Does the cabinet secretary feel that the PISA system, which has been criticised by academics around the world, gives an overall view of the whole of Scottish education? The emphasis seems to be on mathematics, science and reading. Although those are important, physical, moral, civil and artistic education are ignored.
The PISA data is one element, but not the only element, of the information that we must look at; the same goes for the achievement of curriculum for excellence levels data. We must look at a range of evidence. That is why the Government produced the national improvement framework. All the measurement data that it contains gives us a broad picture of the wider achievement of the education system.
A development in the PISA system that will look at wider competencies will address some of the issues that Mr Mason raised. That information will be available in due course—if my memory serves me right, I think that it will be available in 2020. That is not an element of the survey that we are compelled to be part of, but we have opted to be part of it, because we recognise that it will give us valuable information on the breadth of the effect of curriculum for excellence.
Although the marginal improvement in narrowing the attainment gap is welcome, statistics show that the gap still increases as children progress through school. What specific steps will the Scottish Government take to tackle that damaging trend?
We must make sure that we support young people constantly, at every stage in their development, to ensure that we close the poverty-related attainment gap. That is why we are making the investment that we are making in the early years sector. We want to act at the earliest possible opportunity to narrow that gap and to support the learning of young people.
That can be done in a variety of ways. An important element is the provision of family support for learning, which is critical in ensuring that young people can fulfil their potential.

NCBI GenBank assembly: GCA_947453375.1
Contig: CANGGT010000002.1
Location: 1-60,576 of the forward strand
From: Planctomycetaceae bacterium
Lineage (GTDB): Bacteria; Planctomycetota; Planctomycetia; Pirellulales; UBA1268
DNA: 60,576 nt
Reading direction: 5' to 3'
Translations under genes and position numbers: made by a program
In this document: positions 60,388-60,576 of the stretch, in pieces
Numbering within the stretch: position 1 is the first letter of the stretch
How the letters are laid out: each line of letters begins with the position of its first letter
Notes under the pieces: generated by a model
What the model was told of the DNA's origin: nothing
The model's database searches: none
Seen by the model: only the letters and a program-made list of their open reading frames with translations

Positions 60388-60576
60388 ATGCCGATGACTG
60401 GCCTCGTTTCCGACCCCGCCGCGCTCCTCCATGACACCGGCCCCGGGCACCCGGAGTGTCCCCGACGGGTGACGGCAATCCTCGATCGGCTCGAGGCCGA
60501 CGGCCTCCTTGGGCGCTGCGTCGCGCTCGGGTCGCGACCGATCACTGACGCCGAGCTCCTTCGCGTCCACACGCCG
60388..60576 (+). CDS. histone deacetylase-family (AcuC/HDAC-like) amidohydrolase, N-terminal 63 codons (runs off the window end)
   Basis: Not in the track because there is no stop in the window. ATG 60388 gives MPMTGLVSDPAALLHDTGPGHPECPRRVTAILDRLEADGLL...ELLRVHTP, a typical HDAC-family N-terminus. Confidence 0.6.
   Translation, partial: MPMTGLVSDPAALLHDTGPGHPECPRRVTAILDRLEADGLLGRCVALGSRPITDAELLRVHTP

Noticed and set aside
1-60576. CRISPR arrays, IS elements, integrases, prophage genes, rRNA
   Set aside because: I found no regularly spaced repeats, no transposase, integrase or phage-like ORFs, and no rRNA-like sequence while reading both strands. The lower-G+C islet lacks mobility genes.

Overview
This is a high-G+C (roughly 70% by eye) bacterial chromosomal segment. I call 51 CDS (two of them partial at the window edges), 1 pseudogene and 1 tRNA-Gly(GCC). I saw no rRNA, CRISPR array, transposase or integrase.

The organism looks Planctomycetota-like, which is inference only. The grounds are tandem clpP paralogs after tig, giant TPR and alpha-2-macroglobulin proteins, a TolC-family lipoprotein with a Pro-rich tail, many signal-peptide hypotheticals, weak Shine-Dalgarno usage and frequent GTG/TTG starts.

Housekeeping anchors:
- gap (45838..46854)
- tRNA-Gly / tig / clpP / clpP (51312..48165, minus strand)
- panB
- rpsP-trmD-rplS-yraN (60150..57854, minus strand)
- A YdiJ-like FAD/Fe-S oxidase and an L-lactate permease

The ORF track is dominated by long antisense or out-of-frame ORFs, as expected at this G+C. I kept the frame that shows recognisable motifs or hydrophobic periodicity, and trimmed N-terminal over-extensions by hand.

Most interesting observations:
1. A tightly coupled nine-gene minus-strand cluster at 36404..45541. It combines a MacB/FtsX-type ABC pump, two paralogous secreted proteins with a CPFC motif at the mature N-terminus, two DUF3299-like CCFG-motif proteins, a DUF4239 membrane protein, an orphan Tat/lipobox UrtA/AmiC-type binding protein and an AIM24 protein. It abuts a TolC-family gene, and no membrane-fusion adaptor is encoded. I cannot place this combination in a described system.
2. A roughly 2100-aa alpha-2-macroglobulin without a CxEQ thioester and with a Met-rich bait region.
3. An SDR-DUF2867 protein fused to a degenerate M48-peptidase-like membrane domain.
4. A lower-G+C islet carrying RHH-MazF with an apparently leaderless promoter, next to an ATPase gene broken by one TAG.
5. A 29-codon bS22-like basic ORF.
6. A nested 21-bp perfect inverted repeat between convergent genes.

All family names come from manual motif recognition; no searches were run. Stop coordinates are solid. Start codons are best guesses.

As we take forward the expansion of early years provision and support for family learning and family engagement, I want to make sure that we address the individual needs of young people who face challenges in our education system—especially those who do so because of their background—in the way that is envisaged through the Scottish attainment challenge, which has a focus on making sure that every young person can fulfil their potential.
In 2018 the ICEA said:
“the ICEA wishes to commend the Scottish Government for its dual focus on excellence and equity, which is now central to policy formation and policy implementation within the Scottish education system.”
Given those comments in recognition of the evidence of progress in closing the gap, can the Scottish Government emphasise the importance of keeping focus on that long-term task?
In my statement I made it clear that the Government would remain very firm in its focus on closing the poverty-related attainment gap through the pursuit of excellence and equity within our education system. That is designed to give utter clarity of purpose to those in the education system that they will not have to deal with some change in Government policy in the foreseeable future. The Government is committed to that agenda, and the education system has responded powerfully and emphatically on it. I hope that the clarity that I have given today responds adequately on the issue that Mr Kidd has raised and gives a line of sight for our education system across the country.